I am not inclined to say things like,
“I am the worst plant caretaker in the world.”
Such proclamations feel like a form of reverse braggadocio. It sounds so “show-offy” to me. Like using the word “braggadocio.”
Consider the arrogance of the above pronouncement:
“Of all the terrible plant caretakers in the world, I am the absolute worst.”
Bushwa and poppycock! Like there’s this definitive ranking system and they send you a letter saying, “Congratulations: You are ‘The First of the Worst.’” First of all, they don’t do that. And second of all, “Shut up!”
What I know for a fact is this:
A Canadian radio show asked me to grow “cress”, which immediately perished under my supervision. (To summarize yesterday’s post in one sentence. It’s kind of sad that you can do that. All that writing. And for what?)
And then the trend continued.
Not long after the “cress” debacle, I was invited to California to work on a Lily Tomlin special. The “Lily” show was my first job in what turned out to be a relatively lengthy career. There was a moment, however, that I was certain I would be returning forthwith to Toronto.
And it involved plants.
On our first day, the “Lily” writers were escorted to our respective offices. When I entered mine, I was understandably excited. This was my first office in America. Working on a network television show to boot! The room was tiny, but it was beautiful.
As I look around, I see the standard-issue desk and desk chair, along with a waist-hihg, metal filing/slash/ storage cabinet perched on top of which sitting in a foil-wrapped cardboard container is a small but healthy evergreen plant of some sort. I do not know plants. It just knew it had spines and not leaves so to me that meant “evergreen.” The word “fern” comes to mind, but that’s a guess.
This was a characteristically thoughtful Lily Tomlin gesture – upon our arrival, every writer is greeted with the gift of their own personal plant. I immediately promised myself I would take assiduous care of that plant, helping it to successfully flourish and grow.
I am sure you are ahead of me here, so I shall pick up the tempo.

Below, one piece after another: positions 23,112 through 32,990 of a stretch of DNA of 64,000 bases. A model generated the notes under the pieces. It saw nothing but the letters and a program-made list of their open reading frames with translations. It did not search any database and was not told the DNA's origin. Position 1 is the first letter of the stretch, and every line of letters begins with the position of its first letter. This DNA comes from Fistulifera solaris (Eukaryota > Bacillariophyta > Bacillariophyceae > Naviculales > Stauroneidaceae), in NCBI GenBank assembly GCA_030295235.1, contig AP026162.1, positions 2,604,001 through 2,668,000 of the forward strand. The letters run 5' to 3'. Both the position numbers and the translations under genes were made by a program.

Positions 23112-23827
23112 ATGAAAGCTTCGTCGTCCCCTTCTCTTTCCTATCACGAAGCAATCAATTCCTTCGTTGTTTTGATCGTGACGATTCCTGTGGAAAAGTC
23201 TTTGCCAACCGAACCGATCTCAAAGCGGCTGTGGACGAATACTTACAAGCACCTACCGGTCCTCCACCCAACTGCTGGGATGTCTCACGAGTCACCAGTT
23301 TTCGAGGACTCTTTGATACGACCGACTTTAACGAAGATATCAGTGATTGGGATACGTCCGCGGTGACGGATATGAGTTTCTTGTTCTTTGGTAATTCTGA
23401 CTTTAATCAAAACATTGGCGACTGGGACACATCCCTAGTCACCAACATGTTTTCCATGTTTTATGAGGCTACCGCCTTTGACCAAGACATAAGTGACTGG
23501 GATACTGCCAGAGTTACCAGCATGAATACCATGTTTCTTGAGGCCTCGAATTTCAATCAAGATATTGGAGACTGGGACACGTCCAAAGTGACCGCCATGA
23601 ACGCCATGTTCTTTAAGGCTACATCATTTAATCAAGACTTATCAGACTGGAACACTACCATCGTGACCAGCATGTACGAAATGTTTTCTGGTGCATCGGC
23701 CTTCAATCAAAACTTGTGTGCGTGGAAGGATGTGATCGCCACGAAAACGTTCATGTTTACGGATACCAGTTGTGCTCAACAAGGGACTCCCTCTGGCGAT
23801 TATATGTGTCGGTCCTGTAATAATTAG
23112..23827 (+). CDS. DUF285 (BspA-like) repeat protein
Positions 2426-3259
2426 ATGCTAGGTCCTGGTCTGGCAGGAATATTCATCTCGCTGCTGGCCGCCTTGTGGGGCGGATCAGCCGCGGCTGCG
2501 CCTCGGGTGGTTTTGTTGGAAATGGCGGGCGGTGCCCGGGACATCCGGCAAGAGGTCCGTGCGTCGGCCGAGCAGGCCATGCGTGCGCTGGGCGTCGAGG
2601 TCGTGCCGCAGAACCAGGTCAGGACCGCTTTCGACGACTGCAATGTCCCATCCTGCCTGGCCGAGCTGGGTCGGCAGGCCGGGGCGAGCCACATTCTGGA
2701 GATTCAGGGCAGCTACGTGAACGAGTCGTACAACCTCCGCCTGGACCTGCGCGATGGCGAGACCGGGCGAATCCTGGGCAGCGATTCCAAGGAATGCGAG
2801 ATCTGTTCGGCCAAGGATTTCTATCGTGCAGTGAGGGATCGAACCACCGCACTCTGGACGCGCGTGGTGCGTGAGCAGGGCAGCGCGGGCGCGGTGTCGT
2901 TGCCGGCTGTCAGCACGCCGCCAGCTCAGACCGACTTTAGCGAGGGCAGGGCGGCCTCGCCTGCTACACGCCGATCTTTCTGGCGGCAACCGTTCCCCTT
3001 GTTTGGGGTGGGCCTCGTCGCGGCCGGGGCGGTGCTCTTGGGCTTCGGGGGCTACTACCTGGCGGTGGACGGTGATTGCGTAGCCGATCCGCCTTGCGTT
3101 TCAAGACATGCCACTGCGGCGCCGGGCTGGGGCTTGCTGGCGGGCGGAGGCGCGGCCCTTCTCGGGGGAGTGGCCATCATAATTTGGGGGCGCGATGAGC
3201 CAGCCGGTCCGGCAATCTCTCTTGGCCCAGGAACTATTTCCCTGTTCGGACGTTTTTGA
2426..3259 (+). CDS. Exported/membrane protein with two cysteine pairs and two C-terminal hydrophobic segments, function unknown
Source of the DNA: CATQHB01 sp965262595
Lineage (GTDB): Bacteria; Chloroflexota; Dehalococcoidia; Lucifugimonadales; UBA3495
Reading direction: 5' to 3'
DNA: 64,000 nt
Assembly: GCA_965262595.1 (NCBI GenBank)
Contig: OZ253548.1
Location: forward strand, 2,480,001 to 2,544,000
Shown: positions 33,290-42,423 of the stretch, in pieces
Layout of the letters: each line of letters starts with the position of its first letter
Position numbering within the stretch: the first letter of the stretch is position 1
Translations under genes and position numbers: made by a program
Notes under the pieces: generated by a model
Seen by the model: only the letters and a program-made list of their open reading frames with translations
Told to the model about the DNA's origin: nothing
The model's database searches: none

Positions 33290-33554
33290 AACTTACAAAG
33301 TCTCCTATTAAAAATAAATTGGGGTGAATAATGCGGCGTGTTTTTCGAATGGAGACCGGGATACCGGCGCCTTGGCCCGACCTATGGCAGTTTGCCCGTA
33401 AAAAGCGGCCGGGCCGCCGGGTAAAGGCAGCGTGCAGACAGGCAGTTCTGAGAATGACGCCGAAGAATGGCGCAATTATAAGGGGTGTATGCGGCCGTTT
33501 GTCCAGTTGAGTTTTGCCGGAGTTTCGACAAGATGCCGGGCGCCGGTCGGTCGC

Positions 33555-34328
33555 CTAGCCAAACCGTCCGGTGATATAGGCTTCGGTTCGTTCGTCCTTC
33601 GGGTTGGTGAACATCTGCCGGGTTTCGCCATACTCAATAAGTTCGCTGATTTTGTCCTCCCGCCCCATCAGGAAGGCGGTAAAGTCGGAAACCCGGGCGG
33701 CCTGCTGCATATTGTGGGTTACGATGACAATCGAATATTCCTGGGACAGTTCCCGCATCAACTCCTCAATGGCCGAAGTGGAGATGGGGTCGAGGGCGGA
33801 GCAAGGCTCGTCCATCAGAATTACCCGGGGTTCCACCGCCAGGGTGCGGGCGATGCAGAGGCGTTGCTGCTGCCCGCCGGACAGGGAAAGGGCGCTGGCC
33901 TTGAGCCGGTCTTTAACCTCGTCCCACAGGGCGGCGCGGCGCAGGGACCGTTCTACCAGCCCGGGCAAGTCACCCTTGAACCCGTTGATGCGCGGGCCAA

Two days after we start work, I step into my office, I switch on the light, I inadvertently look towards my filing/slash/storage cabinet,
And my plant that a star gave me was already dead.
Its little branches, empty, its desiccated spines, strewn like fallen soldiers over the top of the filing cabinet.
You know me. It take this as an immediate omen.
Dead plant. Dead career.
Quoting the incomparable Ed Grimley,
I was as doomed as doomed can be.
As it turned out, Lily Tomlin was very nice about it, telling me it was okay, and joking that there were no employment implications concerning my deficient plant stewardship whatsoever.
I did, however, not receive a replacement plant.
So that’s two I’m responsible for – The dead radio “cress” and the Lily Tomlin fern.
FLASH FORWARD TO:
One of our favorite experiences visiting Istanbul was buying fresh pomegranate juice from local street venders. A year later, we decide to get our own pomegranate tree, and have it planted it in our backyard.
The nursery delivers the tree and they plant it, leaving specific instructions for its maintenance.
Dr. M says, “I’ve got an job for you, Earl.”
“What’s that?” I cheerfully reply. But inside, I hear “Oy.”
My assignment is to water the new pomegranate tree every day at three-thirty – when the sun is out but not at its hottest – for two weeks. Then, I am to water it once every two days for two weeks.
I cannot refuse the assignment. Dr. M is incredibly busy and I am incredibly not.
Plus, I kind of like the responsibility of taking care of what will be known for all future time – if I have any say in the matter – as “My tree.”
Repressing my “track record”, I rise enthusiastically to the challenge.
Every day, at three-thirty, I am out there, watering that tree.
And within three days,
The tree’s little green leaves have turned a sickly yellow. Not all of them. Just most of them.
Dr. M, who is knowledgeable about these things, explains,
“It’s just a ‘transplant’ adjustment. It’s getting used to its new home.”
Three weeks later, the pomegranate tree has still not adjusted. “How does it look?” I inquire. “Not good,” replies Dr. M.
What I want to know is, how do plants know who is responsible for them? And that some of us are inescapable threats to their survival? I mean, this wasn’t my first time as a plant menace; I have a well-earned reputation. Plant parents tell their kids scary “Earl Pomerantz” stories at bedtime.
I have heard the phrase “Black Thumb.” It does not make sense. I mean, sure, you can be ignorant and mess up on the maintenance.
“I mistakenly watered it with gasoline.”
But history cannot be denied. I was responsible for the “cress”. I was responsible for the Lily Tomlin plant. And I was responsible for the pomegranate tree.
And they all died. Okay, two died, and one’s really sick.
Meaning it’s not over. The pomegranate tree may yet “turn the corner.” Plus, I was informed that if it dies within six months of purchase, we get a replacement pomegranate tree for nothing.
Not so terrible. If this one dies, we will just get another tree.
The question is…
Who’s going to take care of it?